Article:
Being a business owner is hard but being a women business owner is even harder. From the lack of access to venture capital funding, market saturation, to staying on top of technology and labor laws, all can influence one’s decision to start a venture, business, or start-up for women.
Being a woman-owned small business since 1993 with accreditation from the Women’s Business Enterprise National Council since 2007, we at StampMaker can certainly relate to the struggle of owning and operating a small business. Earlier this year, we asked other business owners how they could leverage the global pandemic to reorient and revitalize their businesses, however, that gave us the idea to reach out to specifically women entrepreneurs and business owners and see how their experiences can help other women business leaders, founders, and entrepreneurs navigate the choppy waters of the COVID economy.
We wanted to pick their brains and have them offer any kernels of wisdom on how they have succeeded and are continuing to succeed as a women-owned business in this current climate.
There are 4 keys to thriving during COVID-19 for women in business. The first is to reach out and stay in touch with all current, past and potential clients. Leverage zoom and the phone instead of using mass email and text, it is infinitely more personal, and you’ll read nuances in their tone and expressions that you’d miss otherwise. Do not lead with business, instead lead with caring genuinely about your client and what challenges they face. Listen for opportunities.
The second is to understand that COVID-19 has delivered a lot of new opportunity if you’re willing to pivot to capture it. Seek possibility instead of complaining about circumstances. Your thoughts create your results, never doubt.
Third, get a handle on your finances. If you are used to sticking your head in the sand, now is not the time for that. Understand your receivables, get clear on payables, negotiate with vendors for additional time as needed, stay in control.
And lastly, do not stop marketing, simply refine your strategy to suit today’s climate. It’s not the time to be invisible, stand out as a creative problem solver and trusted expert.”
Melissa Galt is an author, business consultant, and entrepreneur who inspires businesses both big and small to “inspire by design” through authenticity and integrity. You can learn more about Melissa at her self-titled website.
"There's no doubt this is a difficult time to be an entrepreneur or a small business owner. But do not forget that great innovations can emerge from great crises. In need of new ideas for your business? Talk to your customers more - I guarantee, there are a lot of people out there willing to give you feedback on your product. If you listen well, you may just discover the next opportunity to move your business forward."
Emily Bernard is the co-founder of the specialist local travel agency Bernard and Hawkes, which helps those looking to get away, unwind, and reenergize at local spots. With guiding principles oriented around mindfulness, mental health, and redefining they are revolutionizing the idea of just what a “vacation” is all about.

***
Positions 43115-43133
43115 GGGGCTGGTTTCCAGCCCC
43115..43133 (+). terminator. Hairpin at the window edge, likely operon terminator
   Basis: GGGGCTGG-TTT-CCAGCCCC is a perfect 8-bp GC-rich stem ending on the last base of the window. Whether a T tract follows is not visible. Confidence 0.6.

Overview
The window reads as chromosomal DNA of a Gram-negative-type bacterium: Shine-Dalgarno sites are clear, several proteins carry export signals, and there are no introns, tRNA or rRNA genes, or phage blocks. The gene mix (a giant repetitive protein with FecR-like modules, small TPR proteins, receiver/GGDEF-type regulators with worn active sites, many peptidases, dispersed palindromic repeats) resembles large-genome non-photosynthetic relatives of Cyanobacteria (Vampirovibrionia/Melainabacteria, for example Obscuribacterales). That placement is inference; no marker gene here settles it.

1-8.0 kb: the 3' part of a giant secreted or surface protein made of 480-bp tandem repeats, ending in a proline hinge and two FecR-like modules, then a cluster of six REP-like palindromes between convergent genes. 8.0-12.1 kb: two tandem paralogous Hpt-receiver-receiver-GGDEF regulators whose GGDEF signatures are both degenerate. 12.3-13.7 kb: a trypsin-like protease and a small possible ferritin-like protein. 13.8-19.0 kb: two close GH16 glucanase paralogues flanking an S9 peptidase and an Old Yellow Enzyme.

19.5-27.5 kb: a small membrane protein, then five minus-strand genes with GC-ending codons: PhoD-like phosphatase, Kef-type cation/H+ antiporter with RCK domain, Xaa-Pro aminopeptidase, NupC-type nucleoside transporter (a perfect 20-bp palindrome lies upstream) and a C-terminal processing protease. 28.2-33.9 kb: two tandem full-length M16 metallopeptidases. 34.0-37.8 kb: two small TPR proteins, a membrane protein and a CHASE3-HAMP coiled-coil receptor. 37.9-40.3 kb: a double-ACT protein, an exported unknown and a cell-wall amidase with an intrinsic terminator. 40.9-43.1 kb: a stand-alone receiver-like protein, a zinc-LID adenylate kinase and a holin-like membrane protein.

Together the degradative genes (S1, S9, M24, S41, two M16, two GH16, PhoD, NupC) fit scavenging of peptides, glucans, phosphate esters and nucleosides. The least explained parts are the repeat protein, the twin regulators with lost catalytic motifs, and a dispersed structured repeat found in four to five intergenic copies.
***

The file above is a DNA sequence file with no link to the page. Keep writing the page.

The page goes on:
"Invest TIME in tools that will save you TIME in the future. This includes anything that will help you automate and streamline your business such as email marketing, social media scheduling, etc. Anything that you find yourself repeating in your business can more than likely be automated in some way, shape or form, this will allow you to spend your time in the most productive way."
Elaine Rau is more than just a full-time blogger, she is dedicated to empowering women to achieve financial independence through learning how to monetize, grow, and scale-out their online businesses. With advice columns, dedicated courses, and a wealth of knowledge, Lady Boss Blogger is an invaluable resource for women entrepreneurs wondering how to start and grow an online business.
“Times are hard and chaotic for everyone right now. Stop expecting normalcy when the world is in crisis around you. The best thing you can do during this time is to stay focused on your goals and objectives for you and your business. The world is full of distractions and it is easy be distracted by all that is happening. You become so distracted that it can consume you, so stay connected enough to be informed but do not obsess over all the horrific news and craziness around you. We all have endless to do lists. My advice is to pick your top 3 priorities each day and focus on completing those tasks. By narrowing down your to-do list into smaller tasks, you will find that you get more done and start to feel more productive each day.”
LaWann Moses is many things; mother, domestic abuse survivor counselor, business owner, and all around creative. Her website is devoted to empowering people through reflective self-discovery practices, personal transformation, and living a purpose-filled life and utilizing those strategies to become a better person and leader.
Our goal as a company is to make products that help make confidence look effortless. But how can you remain confident in such uncertain times? One of my favorite quotes is from Nelson Mandela: “May your choices reflect your hopes, not your fears.” So I try to inspire people to always find the hope in any given situation. That way, even in the midst of canceled plans and travel bans, we can go forward with confidence and not allow where we are now to dictate where we’re going."
After a vacation to Kenya which resulted in a hair disaster, the result of her chemically straightened hair and constant friction against the headrest, Grace Eleyae dedicated herself to find a solution to the damaging hair protective products she was using. Since 2014, Grace has been reinventing the way one protects their hair by creating modern silk and satin-lined products that lock in moisture, distribute one’s natural hair oils, and eliminate hair-damaging friction.
“As a small business owner and entrepreneur, the pandemic and many other roadblocks have really gotten in the way of our day-to-day lives in 2020. From my perspective, as a marketing company, we lost a couple hospitality clients because that industry was hurt the most during COVID. In order to bounce back and see the light at what seems to be a long and dark tunnel, I had to think fast and really go after businesses that are thriving: the real estate industry.